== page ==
Following two years of no bank closures and four in 2020, three U.S. banks have already failed this year according to the FDIC: First Republic Bank in San Francisco, Signature Bank in New York City and Silicon Valley in Santa Clara, Calif.
Only three Kentucky banks are listed by the FDIC as ever having collapsed, with the most recent being Louisa Community Bank in 2019.
Bankers across Kentucky say their institutions are strong, pointing to policies, processes and new technologies that are helping ensure that customers are safe not only putting their money in their accounts, but also their trust.
Why they’re safe
Ja Hillebrand is chairman/CEO of Louisville-based Stock Yards Bank and he has every confidence in not just his banks, but his peers’.
“The banking system is very strong,” Hillebrand said. “I think when you look at profitability and capitalization, even liquidity, asset quality, loan quality, it’s probably as good as it’s ever been. I think that’s probably the case with most of the banks in Kentucky.”
Hillebrand said the collapsed banks making headlines this spring were very niche and lacked diversification. They were lending money to startups and venture capital firms, perhaps hoping to invest as much as to lend.
“They were reaching, in my opinion, to get a little more return than the maturity on their securities portfolio,” he said, adding that well-run, conservative banks have core deposit franchises with lower liquidity risk.
Fifth Third Bank Retail Executive for Kentucky and Senior Vice President Kristel Jensen said 60% of total deposits in Kentucky are FDIC insured. In addition, a limited sector concentration risk is maintained in areas like healthcare, manufacturing and professional services, a recipe for a less risky portfolio.
Another important data point, she said, is that household growth for Fifth Third Bank exceeds the U.S. population: 3.1% across the bank’s total footprint, compared to the 2022 U.S. Census’s 0.4%.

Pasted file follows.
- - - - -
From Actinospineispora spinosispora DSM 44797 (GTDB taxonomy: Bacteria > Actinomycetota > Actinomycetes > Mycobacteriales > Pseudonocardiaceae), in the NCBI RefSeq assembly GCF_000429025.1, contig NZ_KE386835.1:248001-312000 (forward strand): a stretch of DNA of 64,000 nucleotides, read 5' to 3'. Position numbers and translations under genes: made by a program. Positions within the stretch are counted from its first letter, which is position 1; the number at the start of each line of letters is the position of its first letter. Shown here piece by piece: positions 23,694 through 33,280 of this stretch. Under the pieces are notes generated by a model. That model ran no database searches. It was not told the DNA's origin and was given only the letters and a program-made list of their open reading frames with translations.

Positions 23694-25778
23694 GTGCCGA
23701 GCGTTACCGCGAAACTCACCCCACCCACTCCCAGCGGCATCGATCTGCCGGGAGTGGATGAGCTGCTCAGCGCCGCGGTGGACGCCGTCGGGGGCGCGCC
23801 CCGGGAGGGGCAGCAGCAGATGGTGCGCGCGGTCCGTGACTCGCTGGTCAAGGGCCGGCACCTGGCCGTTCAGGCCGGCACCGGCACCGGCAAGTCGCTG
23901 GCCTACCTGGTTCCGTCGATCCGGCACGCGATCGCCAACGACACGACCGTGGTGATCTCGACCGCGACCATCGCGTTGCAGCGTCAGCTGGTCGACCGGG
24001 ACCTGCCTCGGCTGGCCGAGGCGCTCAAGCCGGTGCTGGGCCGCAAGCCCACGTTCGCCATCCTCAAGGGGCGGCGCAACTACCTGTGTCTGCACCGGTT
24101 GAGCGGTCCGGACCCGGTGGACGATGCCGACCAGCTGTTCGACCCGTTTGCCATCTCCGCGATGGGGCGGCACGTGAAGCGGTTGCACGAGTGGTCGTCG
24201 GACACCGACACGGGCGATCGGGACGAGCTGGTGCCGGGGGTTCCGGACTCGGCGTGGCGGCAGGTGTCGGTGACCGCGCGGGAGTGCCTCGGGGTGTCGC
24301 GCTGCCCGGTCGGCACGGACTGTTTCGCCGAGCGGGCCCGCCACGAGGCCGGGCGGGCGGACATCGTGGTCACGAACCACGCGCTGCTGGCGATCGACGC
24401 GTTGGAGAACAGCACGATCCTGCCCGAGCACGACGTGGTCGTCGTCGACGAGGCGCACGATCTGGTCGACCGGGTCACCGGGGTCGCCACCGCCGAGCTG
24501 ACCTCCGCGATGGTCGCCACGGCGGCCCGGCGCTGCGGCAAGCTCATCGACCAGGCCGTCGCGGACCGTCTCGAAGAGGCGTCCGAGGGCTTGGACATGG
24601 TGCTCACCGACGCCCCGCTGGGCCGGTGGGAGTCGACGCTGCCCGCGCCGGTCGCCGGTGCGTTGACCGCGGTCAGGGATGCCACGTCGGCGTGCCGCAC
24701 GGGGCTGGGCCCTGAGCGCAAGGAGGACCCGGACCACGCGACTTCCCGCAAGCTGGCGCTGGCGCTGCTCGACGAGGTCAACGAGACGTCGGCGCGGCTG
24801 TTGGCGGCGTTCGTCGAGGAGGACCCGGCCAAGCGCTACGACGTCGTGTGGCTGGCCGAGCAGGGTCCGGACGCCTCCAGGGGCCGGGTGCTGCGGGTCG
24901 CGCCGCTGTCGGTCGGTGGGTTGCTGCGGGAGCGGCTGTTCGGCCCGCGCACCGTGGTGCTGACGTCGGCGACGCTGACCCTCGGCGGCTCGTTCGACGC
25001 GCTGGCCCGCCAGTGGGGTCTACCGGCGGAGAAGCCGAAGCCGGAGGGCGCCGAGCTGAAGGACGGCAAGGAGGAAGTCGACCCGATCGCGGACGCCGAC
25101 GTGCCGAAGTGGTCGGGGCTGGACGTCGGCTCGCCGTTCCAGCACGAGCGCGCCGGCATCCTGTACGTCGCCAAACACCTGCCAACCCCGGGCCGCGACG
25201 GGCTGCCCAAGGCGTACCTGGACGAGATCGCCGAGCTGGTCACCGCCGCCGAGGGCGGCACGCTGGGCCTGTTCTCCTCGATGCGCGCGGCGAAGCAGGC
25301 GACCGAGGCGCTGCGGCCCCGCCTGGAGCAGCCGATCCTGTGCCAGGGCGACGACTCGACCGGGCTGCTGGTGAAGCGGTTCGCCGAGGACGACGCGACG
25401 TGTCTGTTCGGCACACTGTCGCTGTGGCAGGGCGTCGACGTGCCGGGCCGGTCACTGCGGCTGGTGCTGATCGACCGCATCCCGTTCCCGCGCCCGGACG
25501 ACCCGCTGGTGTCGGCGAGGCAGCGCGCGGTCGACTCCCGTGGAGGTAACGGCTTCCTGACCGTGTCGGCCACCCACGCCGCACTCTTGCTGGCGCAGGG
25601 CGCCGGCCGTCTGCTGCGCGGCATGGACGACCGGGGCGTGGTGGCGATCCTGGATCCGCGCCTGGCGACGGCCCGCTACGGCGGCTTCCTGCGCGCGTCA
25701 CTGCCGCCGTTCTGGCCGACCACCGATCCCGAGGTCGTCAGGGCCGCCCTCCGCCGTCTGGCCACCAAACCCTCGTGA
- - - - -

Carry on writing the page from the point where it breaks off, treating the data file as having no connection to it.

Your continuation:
Jensen said that to earn trust in all lines of business, Fifth Third seeks to improve the well-being of communities served, where its customers and employees live and work.
“Momentum banking” is one customer-focused example, she said, with features like “early pay” that allow up to two days of advance payment for direct deposit, tax refunds and gig-work payments.
“Being able to do that for our customers really continues to earn that trust from them,” Jensen said.
Another example is a holistic banking approach in which banking team members in commercial banking and other departments work with experts to glean the most accurate and up-to-date information to help guide decision-making and advice.
Traditional Bank Chief Operating Officer Asa McCracken said Traditional—which has been in operation for 120 years and seen steady growth year over year for decades—also uses a holistic approach to foster strong relationships.
To help build trust, Traditional Bank employees are empowered to make decisions, treat people fairly and be flexible when situations warrant, he said. Oversight and accountability as well as conservative management practices also play strong roles in ensuring the bank’s safe and efficient operation.